Tips to Keeping Your Family Healthy During Flu Season- #MC

I participated in a campaign on behalf of Mom Central Consulting (#MC) for MedImmune Specialty Care. I received a promotional item as a thank you for participating.

As the Winter season approaches the flu season is in full swing.  A cold is bad enough, but having the flu is miserable and I know it can be dangerous as well.  I’ve taken extra precautions to keep us healthy.  Lots of hand washing is a must, keeping tissues handy to stop the spread of germs (I just bought a 10pack at our warehouse store, as a matter of fact), and vaccinating is important as well.  My kids’ pediatrician always recommends they get the flu vaccine, and the kids are totally okay with that now that they can have the nasal spray vaccine rather than a shot. When we go for my 2 youngest boys’ well visit in September, I have all 4 of my kids vaccinated. 

I, on the other hand, have not always been the best about having my flu vaccination, and I’ve paid dearly.  Thankfully- though I was very sick and worthless to my family for a couple of days- I didn’t get the flu bad enough to hospitalize me. 

Did you know that the flu is the 10th most common reason for the hospitalization for children? This has risen significantly in the past 10 years, when it was the 65th most common reason.  There are so many things about the flu that you may not know, (I know I didn’t), but thanks to Elizabeth Pantley’s ebooklet, “A Parent’s Guide to Flu Season“, you can get more information on the flu and how to better protect your family.

First, how do you know when you or your child have something more serious than just the common cold? How do you know when it’s actually the flu?  Check for these symptoms:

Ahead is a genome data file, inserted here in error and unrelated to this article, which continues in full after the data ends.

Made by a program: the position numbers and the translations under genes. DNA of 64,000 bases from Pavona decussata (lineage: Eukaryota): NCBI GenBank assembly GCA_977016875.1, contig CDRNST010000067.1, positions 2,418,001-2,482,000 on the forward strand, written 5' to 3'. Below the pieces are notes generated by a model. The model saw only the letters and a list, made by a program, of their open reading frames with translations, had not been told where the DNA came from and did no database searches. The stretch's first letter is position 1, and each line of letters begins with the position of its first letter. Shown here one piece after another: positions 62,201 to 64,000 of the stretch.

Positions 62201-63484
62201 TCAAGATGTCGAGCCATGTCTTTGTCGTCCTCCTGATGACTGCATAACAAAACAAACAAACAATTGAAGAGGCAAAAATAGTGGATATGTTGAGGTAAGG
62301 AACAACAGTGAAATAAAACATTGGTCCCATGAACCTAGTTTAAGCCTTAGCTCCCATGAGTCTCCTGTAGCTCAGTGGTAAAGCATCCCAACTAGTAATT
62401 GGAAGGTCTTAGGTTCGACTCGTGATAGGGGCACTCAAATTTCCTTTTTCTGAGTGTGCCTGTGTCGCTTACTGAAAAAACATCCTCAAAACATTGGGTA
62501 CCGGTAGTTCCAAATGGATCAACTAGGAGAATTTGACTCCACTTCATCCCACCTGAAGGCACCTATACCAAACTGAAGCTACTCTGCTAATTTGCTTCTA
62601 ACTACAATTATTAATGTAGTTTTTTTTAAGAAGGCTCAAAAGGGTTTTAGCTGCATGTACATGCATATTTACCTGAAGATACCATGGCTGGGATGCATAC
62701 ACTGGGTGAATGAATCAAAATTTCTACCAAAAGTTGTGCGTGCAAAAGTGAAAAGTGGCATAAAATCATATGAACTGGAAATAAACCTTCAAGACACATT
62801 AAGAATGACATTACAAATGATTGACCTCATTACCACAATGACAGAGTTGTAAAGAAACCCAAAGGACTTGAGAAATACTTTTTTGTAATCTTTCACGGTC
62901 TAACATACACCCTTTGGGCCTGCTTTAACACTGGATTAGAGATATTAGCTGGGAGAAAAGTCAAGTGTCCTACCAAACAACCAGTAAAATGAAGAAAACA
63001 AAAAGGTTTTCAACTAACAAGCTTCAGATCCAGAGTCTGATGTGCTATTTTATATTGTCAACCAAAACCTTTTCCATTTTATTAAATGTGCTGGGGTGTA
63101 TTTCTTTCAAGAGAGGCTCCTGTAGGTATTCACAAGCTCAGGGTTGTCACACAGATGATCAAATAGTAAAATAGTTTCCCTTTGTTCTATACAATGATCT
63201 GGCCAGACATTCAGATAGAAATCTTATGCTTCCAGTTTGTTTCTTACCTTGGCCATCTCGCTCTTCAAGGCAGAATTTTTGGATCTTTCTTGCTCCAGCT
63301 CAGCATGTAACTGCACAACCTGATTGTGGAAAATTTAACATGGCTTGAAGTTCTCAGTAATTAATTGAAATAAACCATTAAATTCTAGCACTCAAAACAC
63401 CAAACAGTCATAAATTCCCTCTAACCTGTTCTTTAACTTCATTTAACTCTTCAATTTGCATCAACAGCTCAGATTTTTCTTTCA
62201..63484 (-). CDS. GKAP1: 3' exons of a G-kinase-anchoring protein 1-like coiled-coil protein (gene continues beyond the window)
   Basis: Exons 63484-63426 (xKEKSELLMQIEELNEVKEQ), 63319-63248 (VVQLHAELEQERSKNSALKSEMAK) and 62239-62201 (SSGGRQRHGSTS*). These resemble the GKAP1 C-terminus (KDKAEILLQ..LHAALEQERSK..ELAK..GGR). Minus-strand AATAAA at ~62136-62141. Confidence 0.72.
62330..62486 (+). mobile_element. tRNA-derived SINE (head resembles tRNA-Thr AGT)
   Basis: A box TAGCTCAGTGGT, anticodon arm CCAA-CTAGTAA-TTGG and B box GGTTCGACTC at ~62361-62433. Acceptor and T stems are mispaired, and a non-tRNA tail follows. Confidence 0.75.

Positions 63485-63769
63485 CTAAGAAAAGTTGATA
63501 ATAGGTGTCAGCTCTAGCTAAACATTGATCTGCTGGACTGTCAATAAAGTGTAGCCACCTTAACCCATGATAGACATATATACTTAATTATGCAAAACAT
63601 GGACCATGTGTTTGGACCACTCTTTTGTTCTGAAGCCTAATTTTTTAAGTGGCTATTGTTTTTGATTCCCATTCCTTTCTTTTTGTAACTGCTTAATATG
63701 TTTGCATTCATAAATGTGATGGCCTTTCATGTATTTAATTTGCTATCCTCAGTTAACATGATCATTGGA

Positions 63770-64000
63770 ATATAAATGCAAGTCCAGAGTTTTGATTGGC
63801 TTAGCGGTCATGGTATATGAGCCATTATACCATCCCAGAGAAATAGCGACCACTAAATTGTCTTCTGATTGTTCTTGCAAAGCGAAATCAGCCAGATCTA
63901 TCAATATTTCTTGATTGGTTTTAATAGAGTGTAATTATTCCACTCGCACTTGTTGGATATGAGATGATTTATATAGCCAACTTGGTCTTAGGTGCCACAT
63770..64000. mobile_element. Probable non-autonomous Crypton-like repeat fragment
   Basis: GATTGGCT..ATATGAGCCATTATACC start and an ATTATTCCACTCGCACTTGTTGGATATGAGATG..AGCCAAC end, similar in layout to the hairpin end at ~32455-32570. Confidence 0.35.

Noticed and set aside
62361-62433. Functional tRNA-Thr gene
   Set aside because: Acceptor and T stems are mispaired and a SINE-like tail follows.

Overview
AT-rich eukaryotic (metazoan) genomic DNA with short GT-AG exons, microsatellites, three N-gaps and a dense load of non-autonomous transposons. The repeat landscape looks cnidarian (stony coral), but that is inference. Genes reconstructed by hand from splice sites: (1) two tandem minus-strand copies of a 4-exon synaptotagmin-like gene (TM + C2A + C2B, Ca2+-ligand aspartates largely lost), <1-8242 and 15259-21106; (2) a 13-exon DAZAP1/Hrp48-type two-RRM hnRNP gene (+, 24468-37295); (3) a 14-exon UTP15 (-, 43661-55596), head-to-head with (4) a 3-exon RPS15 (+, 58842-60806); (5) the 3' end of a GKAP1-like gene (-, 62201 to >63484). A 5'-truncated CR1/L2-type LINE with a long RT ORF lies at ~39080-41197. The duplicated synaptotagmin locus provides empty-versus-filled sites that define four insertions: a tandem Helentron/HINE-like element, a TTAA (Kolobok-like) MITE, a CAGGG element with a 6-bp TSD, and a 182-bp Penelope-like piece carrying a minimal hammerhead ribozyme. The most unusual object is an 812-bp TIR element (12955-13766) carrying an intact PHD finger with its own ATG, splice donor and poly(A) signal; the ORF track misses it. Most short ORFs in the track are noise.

-Moderate to high fever, lasting several days


-Warm, flushed skin



-Sore Throat

-Runny or Stuffy Nost

-Moderate to severe body aches

-Mild to severe headache

-Mild to severe tiredness, weakness, or exhaustion




-Red or watery eyes

Elizabeth mentions something in her book that I would love to scream from the rooftops, as it’s one of my biggest pet peeves: You should wait 24 hours after your child has no longer has a fever before sending him or her to school, daycare, social, or sporting events.  This goes for adults too!  It’s so important to prevent the spread of illness, and this is one easy way to help in that.  The minor inconvenience it may cause is well worth it if it prevents others from getting ill, especially if they react more adversely to it than you or your child did.

Another thing she talks about is something I know I need to better enforce with my kids because, while we try to be sure lots of hand-washing is going on, I know they aren’t always washing properly.  ‘Rub, scrub, and lather for 20 seconds’ is where I know they need to improve.  I love her idea of singing the ‘Happy Birthday’ song twice. 🙂

Check out the infographic below for more helpful information, and be sure to check out her ebooklet for full information.  Download it for future reference (just in case you need it)!

Flu Prevention Tips for Parents Infographic


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